- You should withhold food and water after 8pm. The drugs used for pain relief and anesthesia can cause some nausea, and withholding food and water helps to minimize this.
- No food or water should be offered for breakfast today.
- Be sure to arrive at your scheduled appointment time so we can quickly get your pet admitted for surgery.
- You will check-in with our receptionist, and she will call a veterinary assistant to handle the admission of your pet.
- The veterinary assistant will take you and your pet to a room and go over the admission
The veterinary assistant will present you with some options for surgery:
- 1. Pre-anesthetic bloodwork - We recommend pre-anesthetic bloodwork for all patients undergoing surgery. If you're pet is over 5 years of age we require it. We want to be sure that we're aware of any undiscovered issues such as decreased liver or kidney function or an underlying infection. The bloodwork will measure liver enzymes, kidney enzymes, glucose levels, total protein, white and red blood cell counts, and electrolytes. For younger patients bloodwork is highly recommended. It can reveal congenital issues or infections that might affect their fitness to undergo anesthesia. We reschedule about 1 surgery per week after finding anomolies in the bloodwork results. Usually we are able to treat the problem, and more thoroughly discusss any risks associated with anesthesia with you to help you make an informed decision. If we do discover anything abnormal then you will hear from us immediately.
- 2. IV catheter and fluids - We strongly recommend that every pet undergoing surgery be administered fluids through an intravenous catheter during the procedure. For pets over the age of 5 or pets with any heart problem we require this. Having a catheter placed in the vein makes surgery safer. If any expected complications arise we have instant access to a vein and can adminsiter lifesaving drugs immediately. Frequently, when patients have anesthetic difficulties their blood pressure drops. This can make finding a vein extremely difficult and lengthen the time it takes to provide them with emergency medications needed to save their lives. We run fluids at a steady rate throughout the procedure. This helps maintain hydration because of the 12 hour fast with no water. Fluids and proper hydration also help to metabolize the anesthesia more quickly. Finally proper hydration and intravenous fluids help to ensure a speedier and smoother recovery from the anesthesia.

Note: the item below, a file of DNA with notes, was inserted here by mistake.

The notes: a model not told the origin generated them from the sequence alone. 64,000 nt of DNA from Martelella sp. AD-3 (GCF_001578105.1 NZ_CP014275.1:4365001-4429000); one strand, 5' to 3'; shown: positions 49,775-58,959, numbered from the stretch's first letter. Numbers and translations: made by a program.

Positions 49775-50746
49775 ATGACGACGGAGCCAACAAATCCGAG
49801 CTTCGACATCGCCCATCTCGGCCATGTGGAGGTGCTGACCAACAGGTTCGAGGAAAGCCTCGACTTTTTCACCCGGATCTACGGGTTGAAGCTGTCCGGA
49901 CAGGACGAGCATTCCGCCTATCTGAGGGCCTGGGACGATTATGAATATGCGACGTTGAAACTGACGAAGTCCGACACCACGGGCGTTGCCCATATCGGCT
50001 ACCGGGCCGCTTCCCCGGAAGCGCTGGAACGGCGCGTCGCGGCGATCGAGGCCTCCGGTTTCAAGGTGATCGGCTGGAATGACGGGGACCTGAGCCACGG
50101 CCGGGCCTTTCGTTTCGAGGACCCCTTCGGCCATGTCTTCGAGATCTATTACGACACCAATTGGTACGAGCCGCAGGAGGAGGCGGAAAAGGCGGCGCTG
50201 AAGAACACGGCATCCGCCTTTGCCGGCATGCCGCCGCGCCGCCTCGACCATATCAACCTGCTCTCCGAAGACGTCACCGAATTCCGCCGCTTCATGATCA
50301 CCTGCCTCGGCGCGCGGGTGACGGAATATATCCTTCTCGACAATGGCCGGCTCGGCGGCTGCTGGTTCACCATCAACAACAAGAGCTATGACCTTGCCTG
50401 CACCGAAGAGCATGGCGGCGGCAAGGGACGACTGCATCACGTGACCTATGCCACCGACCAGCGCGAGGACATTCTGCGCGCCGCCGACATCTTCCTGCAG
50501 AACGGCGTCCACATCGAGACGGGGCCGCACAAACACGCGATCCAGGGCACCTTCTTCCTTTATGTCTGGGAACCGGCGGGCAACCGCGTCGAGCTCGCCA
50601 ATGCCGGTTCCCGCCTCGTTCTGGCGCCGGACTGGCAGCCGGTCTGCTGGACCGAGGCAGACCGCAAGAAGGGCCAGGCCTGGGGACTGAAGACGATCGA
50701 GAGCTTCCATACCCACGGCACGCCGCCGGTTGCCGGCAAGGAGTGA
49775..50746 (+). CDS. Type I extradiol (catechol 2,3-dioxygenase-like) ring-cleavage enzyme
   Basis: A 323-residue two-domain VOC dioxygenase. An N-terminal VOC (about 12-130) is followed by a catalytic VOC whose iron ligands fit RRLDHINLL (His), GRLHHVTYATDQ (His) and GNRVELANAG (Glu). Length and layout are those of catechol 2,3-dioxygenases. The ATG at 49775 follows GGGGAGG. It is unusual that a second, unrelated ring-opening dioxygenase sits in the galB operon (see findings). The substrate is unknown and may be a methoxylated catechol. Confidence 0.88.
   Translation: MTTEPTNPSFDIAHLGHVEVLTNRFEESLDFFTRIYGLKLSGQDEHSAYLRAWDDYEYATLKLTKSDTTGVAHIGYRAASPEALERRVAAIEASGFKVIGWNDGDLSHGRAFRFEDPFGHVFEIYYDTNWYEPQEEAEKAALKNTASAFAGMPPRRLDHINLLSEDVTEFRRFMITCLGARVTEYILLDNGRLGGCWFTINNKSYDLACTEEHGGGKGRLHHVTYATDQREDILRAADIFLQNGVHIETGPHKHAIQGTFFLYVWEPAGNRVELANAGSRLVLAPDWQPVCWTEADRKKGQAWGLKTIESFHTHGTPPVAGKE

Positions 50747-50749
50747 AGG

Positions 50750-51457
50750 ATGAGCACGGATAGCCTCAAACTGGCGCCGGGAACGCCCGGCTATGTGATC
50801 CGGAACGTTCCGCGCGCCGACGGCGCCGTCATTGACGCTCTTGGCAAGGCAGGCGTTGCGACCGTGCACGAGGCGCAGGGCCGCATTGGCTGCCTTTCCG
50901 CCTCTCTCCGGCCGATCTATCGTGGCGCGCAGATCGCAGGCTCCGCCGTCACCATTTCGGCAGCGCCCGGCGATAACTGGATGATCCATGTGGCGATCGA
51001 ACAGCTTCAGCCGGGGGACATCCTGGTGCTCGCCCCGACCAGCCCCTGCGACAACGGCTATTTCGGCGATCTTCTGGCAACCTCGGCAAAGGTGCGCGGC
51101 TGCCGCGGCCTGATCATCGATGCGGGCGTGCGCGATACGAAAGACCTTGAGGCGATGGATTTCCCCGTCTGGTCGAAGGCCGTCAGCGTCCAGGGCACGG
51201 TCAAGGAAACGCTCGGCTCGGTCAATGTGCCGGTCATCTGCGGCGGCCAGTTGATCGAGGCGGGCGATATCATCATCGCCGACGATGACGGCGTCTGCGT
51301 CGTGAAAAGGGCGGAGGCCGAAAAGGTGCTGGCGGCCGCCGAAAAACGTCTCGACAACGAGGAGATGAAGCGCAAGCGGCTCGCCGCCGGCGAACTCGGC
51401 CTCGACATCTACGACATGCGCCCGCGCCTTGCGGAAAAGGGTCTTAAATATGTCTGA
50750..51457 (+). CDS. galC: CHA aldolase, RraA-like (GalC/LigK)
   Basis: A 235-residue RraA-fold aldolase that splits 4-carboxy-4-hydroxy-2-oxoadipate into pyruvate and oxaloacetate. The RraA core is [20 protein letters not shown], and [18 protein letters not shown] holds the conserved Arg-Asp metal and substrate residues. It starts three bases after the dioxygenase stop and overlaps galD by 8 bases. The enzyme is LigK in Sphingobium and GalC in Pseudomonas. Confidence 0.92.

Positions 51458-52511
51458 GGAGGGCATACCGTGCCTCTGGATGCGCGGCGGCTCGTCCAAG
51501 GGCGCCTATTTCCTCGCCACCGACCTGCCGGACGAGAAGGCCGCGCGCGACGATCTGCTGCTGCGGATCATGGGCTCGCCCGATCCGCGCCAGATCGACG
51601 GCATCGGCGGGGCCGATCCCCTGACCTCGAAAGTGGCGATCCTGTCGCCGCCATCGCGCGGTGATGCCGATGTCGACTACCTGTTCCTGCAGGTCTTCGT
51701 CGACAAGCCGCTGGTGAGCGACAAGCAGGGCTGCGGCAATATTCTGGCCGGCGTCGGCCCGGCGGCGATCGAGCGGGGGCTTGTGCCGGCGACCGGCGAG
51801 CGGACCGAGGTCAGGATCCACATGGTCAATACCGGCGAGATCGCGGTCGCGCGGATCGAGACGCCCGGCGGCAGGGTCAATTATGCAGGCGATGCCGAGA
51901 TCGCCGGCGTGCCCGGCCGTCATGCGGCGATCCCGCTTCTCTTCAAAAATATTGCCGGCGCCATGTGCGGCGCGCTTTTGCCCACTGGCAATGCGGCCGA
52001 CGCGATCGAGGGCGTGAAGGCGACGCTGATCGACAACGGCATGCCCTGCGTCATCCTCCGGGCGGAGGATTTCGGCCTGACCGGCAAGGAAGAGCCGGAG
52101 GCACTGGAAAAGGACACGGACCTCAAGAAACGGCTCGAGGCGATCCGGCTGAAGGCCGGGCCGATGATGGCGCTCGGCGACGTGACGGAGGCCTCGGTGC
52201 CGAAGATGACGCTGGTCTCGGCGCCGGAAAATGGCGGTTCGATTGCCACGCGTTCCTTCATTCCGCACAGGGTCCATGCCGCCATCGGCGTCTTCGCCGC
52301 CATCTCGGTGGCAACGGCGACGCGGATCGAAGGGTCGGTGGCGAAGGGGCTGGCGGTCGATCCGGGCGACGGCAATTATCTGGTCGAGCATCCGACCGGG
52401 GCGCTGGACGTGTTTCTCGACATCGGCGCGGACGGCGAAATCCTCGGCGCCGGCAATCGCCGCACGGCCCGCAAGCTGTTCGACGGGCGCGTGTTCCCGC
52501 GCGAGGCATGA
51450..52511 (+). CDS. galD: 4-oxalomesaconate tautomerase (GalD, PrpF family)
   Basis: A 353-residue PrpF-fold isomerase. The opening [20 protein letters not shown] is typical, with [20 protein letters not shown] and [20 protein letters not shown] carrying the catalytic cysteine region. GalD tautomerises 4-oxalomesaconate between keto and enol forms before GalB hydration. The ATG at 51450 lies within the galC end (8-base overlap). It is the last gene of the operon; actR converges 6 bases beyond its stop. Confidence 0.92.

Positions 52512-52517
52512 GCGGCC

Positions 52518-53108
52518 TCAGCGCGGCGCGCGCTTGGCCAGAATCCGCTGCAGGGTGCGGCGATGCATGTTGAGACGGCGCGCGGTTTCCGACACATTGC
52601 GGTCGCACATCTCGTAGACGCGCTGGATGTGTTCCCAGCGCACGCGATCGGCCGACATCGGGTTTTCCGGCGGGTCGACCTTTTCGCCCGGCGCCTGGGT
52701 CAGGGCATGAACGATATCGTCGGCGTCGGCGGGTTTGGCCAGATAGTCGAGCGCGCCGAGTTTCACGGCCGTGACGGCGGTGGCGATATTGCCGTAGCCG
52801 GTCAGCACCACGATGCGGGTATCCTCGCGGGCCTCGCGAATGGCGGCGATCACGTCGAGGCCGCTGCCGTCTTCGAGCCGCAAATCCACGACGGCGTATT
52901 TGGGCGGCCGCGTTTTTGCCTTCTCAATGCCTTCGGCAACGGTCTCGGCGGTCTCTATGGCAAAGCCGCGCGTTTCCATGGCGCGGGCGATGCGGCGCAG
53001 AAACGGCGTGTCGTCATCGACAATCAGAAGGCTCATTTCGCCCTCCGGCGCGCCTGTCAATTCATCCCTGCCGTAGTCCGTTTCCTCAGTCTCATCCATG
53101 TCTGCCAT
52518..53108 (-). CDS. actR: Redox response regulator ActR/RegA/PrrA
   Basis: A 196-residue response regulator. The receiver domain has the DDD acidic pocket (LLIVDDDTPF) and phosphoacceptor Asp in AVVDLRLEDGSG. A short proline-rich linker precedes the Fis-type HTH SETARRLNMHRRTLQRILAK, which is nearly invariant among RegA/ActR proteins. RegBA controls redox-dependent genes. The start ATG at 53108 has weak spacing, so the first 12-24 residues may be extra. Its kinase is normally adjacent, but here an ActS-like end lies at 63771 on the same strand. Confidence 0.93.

- 3. Pain Medication - As you might expect surgeries can often be painful. We recommend that all patients receive pain medication following surgery. For some procedures, especially spays, we very strongly recommend it. Spays are major abdominal surgery, and can be very painful. The antiinflammatory properties of the pain medications help to speed healing as well.
- 4. Microchip implantation - While your pet is under anesthesia is a great time to have a tracking microchip implanted. While it can be done awake, the needle is quite large, and it's painfree when done under anesthesia. More pets die from being lost than from any other cause. Having a microchip is the most important thing you can do to ensure that if your pet becomes lost he will be returned to you.
- For any abdominal surgery, such as a spay, make sure not to allow your pet to stretch their stomach muscles. This means no jumping on couches, beds, or people. There are often sutures under the skin that you can see. These sutures are holding the abdominal all closed, and we don't want them to rip or break.
- No bathing until the sutures are removed. If there are no sutures, then no bathing for 10 days.
- Monitor your pet very closely for chewing or excessive licking. In very little time they can completely remove sutures even reopening the original surgical incision. If your pet was given an elizabethan collar (the big cone) while at the hospital you should leave it on at all times until the sutures are removed. Even very brief removal can be anough time for a pet to cause a lot of damage to a surgical site.
- Watch the incision area for signs of swelling or oozing. If there is any oozing let us know immediately. Report any redness or swelling.
- Give medications as directed. We sometimes give antibiotic injections with during a surgery. Additional antibiotics are usually unecessary because the procedure itself is sterile.
- If you had your cat declawed, make sure to use paper littler for 1-2 weeks until the feet are completely healed. Do not allow them to get clumping or clay litter in the wounds on their feet.